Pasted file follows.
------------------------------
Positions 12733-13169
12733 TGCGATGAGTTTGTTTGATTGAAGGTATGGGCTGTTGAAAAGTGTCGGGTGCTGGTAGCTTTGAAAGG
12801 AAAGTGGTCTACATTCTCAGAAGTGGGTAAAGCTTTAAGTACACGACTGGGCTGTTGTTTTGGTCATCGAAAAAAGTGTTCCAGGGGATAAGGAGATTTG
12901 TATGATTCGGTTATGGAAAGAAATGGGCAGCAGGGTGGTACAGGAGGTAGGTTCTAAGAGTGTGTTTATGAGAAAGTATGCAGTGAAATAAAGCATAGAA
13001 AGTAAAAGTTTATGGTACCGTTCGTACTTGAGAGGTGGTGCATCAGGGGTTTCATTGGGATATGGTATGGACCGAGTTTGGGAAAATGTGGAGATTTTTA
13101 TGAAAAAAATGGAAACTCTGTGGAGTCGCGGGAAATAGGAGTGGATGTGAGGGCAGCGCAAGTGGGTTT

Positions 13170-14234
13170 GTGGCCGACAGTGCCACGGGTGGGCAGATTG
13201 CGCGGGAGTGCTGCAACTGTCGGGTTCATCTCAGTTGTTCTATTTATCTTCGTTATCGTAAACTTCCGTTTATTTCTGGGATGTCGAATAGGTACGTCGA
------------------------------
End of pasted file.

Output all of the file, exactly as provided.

Positions 12733-13169
12733 TGCGATGAGTTTGTTTGATTGAAGGTATGGGCTGTTGAAAAGTGTCGGGTGCTGGTAGCTTTGAAAGG
12801 AAAGTGGTCTACATTCTCAGAAGTGGGTAAAGCTTTAAGTACACGACTGGGCTGTTGTTTTGGTCATCGAAAAAAGTGTTCCAGGGGATAAGGAGATTTG
12901 TATGATTCGGTTATGGAAAGAAATGGGCAGCAGGGTGGTACAGGAGGTAGGTTCTAAGAGTGTGTTTATGAGAAAGTATGCAGTGAAATAAAGCATAGAA
13001 AGTAAAAGTTTATGGTACCGTTCGTACTTGAGAGGTGGTGCATCAGGGGTTTCATTGGGATATGGTATGGACCGAGTTTGGGAAAATGTGGAGATTTTTA
13101 TGAAAAAAATGGAAACTCTGTGGAGTCGCGGGAAATAGGAGTGGATGTGAGGGCAGCGCAAGTGGGTTT

Positions 13170-14234
13170 GTGGCCGACAGTGCCACGGGTGGGCAGATTG
13201 CGCGGGAGTGCTGCAACTGTCGGGTTCATCTCAGTTGTTCTATTTATCTTCGTTATCGTAAACTTCCGTTTATTTCTGGGATGTCGAATAGGTACGTCGA